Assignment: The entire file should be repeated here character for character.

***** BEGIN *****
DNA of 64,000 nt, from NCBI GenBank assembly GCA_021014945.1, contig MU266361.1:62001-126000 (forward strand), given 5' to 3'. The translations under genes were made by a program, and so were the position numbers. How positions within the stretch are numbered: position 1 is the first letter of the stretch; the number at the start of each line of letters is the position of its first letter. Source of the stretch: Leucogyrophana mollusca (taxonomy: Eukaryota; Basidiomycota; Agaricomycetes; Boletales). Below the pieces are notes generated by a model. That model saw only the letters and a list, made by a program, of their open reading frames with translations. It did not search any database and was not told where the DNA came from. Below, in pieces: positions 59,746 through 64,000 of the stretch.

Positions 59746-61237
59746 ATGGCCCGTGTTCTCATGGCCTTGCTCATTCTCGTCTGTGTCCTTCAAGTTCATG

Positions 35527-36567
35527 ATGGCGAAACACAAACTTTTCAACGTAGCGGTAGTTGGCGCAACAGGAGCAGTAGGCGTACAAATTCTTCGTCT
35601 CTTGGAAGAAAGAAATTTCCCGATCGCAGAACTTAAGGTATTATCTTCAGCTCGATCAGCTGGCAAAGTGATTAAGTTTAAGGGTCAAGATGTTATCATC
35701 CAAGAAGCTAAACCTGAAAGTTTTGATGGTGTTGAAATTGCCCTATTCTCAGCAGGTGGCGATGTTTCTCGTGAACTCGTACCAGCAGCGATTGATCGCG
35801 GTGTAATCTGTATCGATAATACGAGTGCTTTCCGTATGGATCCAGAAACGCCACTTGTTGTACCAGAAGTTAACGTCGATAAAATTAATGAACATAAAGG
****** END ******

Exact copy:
DNA of 64,000 nt, from NCBI GenBank assembly GCA_021014945.1, contig MU266361.1:62001-126000 (forward strand), given 5' to 3'. The translations under genes were made by a program, and so were the position numbers. How positions within the stretch are numbered: position 1 is the first letter of the stretch; the number at the start of each line of letters is the position of its first letter. Source of the stretch: Leucogyrophana mollusca (taxonomy: Eukaryota; Basidiomycota; Agaricomycetes; Boletales). Below the pieces are notes generated by a model. That model saw only the letters and a list, made by a program, of their open reading frames with translations. It did not search any database and was not told where the DNA came from. Below, in pieces: positions 59,746 through 64,000 of the stretch.

Positions 59746-61237
59746 ATGGCCCGTGTTCTCATGGCCTTGCTCATTCTCGTCTGTGTCCTTCAAGTTCATG

Positions 35527-36567
35527 ATGGCGAAACACAAACTTTTCAACGTAGCGGTAGTTGGCGCAACAGGAGCAGTAGGCGTACAAATTCTTCGTCT
35601 CTTGGAAGAAAGAAATTTCCCGATCGCAGAACTTAAGGTATTATCTTCAGCTCGATCAGCTGGCAAAGTGATTAAGTTTAAGGGTCAAGATGTTATCATC
35701 CAAGAAGCTAAACCTGAAAGTTTTGATGGTGTTGAAATTGCCCTATTCTCAGCAGGTGGCGATGTTTCTCGTGAACTCGTACCAGCAGCGATTGATCGCG
35801 GTGTAATCTGTATCGATAATACGAGTGCTTTCCGTATGGATCCAGAAACGCCACTTGTTGTACCAGAAGTTAACGTCGATAAAATTAATGAACATAAAGG